transmitting a plurality of light signals at different predetermined center wavelengths through the tissue under test by driving a corresponding plurality of laser diodes with a corresponding plurality of drive signals, wherein each drive signal has a modulation frequency and a modulation depth, and wherein the modulation frequency and modulation depth of each drive signal are set to achieve operation of its corresponding laser diode at a desired laser intensity noise level;
detecting at least a portion of the light signals;
outputting a multiplexed signal indicative of an intensity of the detected portion of the light signals; and
demodulating the multiplexed signal to output signal portions corresponding with each of the light signals, wherein the signal portions are employable to determine a blood analyte level in the tissue under test.
18. The method of claim 17 wherein the desired laser intensity noise level is within the same order of magnitude as that of an independent laser RIN level of the corresponding laser diode.
19. The method of claim 17 wherein in said step of transmitting, the modulation frequency of each drive signal is between a lower frequency limit corresponding to a −3 db point on a 1/f noise versus frequency curve of a system used to transmit the light signals and an upper frequency limit corresponding to a relaxation oscillation frequency of its corresponding laser diode.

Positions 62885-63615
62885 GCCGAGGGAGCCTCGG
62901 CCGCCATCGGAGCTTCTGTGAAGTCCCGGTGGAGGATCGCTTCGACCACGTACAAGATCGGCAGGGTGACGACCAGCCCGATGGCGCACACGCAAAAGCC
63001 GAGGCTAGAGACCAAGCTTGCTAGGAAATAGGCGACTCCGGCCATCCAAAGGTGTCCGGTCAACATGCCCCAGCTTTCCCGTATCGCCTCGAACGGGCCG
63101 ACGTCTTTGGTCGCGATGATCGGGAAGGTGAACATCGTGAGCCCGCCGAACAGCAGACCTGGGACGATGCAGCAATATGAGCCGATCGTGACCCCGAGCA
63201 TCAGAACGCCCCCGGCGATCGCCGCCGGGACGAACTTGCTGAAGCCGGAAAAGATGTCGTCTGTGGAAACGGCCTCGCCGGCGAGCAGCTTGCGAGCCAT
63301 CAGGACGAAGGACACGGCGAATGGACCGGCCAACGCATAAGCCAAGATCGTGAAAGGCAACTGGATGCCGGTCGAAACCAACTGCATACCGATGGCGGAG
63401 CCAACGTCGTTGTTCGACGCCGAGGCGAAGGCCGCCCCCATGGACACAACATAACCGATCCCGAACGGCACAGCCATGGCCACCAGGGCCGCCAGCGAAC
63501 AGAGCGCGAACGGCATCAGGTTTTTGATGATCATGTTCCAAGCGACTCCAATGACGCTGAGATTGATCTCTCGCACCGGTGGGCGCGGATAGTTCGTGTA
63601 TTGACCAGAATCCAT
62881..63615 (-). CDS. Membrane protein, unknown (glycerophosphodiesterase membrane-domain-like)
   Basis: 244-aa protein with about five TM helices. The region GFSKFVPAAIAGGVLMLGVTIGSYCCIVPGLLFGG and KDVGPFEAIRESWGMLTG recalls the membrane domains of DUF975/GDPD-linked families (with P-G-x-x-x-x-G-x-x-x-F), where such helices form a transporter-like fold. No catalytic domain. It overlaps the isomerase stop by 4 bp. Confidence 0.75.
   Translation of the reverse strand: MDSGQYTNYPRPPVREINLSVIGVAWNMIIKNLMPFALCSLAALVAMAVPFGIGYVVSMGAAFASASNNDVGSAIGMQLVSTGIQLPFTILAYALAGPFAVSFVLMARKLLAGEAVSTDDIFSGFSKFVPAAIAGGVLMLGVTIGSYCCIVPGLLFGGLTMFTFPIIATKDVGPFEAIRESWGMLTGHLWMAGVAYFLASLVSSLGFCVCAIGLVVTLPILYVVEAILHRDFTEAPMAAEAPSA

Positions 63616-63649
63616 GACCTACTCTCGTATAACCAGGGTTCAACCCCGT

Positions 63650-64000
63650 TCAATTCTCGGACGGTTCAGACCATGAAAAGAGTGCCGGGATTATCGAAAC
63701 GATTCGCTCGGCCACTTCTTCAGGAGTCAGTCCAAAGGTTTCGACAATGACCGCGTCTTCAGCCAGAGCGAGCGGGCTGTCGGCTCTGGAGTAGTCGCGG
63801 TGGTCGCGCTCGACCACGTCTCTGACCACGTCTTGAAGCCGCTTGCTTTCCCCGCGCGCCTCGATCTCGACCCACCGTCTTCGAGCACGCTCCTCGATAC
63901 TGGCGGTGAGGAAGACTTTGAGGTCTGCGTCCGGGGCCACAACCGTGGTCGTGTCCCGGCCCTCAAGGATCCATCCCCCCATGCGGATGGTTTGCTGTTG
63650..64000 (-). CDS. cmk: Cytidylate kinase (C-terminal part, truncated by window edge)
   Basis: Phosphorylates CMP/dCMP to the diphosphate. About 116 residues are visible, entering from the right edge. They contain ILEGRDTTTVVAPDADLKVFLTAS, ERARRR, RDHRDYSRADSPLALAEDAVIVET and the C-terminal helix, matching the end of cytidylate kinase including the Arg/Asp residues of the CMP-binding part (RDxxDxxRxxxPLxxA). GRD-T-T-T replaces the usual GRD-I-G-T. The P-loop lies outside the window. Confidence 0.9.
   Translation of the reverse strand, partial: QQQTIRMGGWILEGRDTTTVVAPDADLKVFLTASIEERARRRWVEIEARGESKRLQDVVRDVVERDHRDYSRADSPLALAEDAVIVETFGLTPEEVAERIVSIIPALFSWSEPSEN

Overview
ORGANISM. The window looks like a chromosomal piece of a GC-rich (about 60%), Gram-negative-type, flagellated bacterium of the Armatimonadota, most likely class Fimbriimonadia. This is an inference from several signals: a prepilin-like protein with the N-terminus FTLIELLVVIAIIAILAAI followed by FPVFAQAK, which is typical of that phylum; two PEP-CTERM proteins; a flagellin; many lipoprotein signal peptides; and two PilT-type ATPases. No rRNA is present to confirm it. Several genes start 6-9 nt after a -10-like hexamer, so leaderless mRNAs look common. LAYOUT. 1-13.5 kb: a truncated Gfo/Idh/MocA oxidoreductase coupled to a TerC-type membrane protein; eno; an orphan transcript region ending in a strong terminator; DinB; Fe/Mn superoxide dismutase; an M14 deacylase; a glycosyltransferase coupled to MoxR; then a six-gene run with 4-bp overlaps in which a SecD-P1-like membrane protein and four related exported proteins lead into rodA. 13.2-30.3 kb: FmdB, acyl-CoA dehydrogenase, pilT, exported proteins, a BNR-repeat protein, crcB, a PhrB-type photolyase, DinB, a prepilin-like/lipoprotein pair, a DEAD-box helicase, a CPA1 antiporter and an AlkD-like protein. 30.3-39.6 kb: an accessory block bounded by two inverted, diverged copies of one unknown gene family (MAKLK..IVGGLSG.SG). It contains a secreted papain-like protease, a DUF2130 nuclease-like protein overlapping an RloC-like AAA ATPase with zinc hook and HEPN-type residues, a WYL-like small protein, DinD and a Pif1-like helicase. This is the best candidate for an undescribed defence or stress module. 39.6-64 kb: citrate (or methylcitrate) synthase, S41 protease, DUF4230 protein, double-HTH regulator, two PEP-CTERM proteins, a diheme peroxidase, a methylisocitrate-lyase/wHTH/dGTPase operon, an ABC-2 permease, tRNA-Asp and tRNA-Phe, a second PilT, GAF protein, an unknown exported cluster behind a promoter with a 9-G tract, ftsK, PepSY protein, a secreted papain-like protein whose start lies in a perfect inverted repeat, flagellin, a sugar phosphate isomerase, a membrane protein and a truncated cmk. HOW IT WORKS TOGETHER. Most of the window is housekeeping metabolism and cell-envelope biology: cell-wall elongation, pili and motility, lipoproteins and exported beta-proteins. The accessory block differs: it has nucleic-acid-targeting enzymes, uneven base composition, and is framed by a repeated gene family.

20. The method of claim 19 wherein in said step of transmitting, the modulation frequency of each drive signal is in the range of 500 Hz to 10 Ghz.
21. The method of claim 19 wherein in said step of transmitting, the modulation frequency of each drive signal is in the range of 1 kHz to 100 MHz.
22. The method of claim 17 wherein in said step of transmitting, a first light signal centered at a first predetermined wavelength in the range of 600 nm to 700 nm and a second light signal centered at a second predetermined wavelength in the range of 900 nm to 1000 nm are transmitted.
23. The method of claim 17 wherein in said step of transmitting, the modulation depth of each drive signal provides a drive signal having a minimum current level at least exceeding a threshold current for lasing operation of its corresponding laser diode.